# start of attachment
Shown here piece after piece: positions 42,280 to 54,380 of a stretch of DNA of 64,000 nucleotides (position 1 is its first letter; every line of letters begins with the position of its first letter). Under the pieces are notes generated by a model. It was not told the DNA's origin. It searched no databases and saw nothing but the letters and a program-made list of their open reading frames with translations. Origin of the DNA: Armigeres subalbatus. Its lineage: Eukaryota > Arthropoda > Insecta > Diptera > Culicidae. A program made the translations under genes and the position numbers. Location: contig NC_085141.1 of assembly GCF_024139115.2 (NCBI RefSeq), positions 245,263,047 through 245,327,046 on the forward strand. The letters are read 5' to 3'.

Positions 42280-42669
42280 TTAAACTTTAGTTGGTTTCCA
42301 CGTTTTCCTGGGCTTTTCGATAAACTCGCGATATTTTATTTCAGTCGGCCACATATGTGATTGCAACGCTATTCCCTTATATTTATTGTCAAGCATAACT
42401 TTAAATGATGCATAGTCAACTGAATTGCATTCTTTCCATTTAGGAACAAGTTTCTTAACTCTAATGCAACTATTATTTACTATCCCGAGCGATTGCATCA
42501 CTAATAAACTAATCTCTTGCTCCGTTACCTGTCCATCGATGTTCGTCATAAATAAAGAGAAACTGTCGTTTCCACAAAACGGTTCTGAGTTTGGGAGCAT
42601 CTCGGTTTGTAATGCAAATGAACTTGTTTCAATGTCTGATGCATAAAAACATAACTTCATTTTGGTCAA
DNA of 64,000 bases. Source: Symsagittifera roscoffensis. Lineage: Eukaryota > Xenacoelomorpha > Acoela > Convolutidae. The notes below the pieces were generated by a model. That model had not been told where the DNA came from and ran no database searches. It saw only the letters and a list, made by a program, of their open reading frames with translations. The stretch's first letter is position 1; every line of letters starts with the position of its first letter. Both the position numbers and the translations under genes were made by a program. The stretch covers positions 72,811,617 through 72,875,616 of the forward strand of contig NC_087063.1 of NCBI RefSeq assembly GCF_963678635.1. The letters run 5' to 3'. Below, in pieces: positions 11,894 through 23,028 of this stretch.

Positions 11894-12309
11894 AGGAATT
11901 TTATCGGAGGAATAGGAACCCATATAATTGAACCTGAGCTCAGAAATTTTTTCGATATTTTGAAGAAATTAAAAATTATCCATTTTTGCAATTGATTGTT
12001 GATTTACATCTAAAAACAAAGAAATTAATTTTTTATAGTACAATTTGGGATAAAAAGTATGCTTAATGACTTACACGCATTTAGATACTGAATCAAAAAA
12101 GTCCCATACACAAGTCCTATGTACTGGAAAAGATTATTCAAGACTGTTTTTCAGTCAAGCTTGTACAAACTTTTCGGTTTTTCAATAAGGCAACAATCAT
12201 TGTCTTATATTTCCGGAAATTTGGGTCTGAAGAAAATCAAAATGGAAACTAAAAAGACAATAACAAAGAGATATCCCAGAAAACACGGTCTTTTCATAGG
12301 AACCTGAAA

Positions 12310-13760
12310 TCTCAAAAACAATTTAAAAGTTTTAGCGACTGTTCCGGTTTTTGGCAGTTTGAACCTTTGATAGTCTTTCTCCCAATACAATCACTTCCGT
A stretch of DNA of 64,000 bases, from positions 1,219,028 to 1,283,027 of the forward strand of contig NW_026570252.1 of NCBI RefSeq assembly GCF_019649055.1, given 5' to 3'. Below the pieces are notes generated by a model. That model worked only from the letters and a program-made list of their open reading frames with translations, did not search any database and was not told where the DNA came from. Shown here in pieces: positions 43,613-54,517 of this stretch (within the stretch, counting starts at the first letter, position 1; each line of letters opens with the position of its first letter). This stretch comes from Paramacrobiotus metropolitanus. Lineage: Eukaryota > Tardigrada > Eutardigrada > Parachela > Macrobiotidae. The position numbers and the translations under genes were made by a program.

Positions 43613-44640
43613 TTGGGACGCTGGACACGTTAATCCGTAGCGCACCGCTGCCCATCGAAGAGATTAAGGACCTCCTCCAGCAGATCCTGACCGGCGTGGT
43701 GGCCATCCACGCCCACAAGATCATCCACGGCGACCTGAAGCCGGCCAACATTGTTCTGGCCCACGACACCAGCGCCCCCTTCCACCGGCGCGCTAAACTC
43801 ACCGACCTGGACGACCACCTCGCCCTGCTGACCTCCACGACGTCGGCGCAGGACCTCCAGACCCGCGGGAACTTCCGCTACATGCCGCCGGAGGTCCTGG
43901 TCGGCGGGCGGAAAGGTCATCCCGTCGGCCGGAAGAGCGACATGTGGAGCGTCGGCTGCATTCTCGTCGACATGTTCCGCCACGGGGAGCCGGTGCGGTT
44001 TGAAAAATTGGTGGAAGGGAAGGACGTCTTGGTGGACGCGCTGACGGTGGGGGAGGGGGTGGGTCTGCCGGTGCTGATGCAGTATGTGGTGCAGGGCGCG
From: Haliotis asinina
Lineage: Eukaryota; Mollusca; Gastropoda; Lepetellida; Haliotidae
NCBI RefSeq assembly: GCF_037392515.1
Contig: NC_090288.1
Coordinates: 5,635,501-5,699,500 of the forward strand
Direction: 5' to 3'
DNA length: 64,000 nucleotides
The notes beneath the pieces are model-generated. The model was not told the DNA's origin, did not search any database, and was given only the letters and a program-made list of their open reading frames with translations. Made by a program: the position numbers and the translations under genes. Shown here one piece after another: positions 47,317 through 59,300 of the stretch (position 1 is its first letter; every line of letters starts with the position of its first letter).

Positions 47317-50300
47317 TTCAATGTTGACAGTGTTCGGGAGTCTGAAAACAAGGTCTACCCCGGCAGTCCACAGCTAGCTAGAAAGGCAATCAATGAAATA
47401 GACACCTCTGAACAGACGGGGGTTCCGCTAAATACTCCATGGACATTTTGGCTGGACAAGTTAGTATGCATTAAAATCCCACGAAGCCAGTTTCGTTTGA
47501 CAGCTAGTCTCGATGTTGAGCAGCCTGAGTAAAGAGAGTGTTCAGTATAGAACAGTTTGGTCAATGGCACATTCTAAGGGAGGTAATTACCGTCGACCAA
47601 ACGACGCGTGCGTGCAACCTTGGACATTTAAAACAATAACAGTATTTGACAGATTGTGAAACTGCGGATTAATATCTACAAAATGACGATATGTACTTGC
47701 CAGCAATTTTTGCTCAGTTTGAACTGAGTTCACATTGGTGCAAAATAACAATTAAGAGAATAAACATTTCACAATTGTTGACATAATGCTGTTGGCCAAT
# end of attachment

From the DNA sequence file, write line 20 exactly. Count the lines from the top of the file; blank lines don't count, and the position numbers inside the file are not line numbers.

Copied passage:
43613 TTGGGACGCTGGACACGTTAATCCGTAGCGCACCGCTGCCCATCGAAGAGATTAAGGACCTCCTCCAGCAGATCCTGACCGGCGTGGT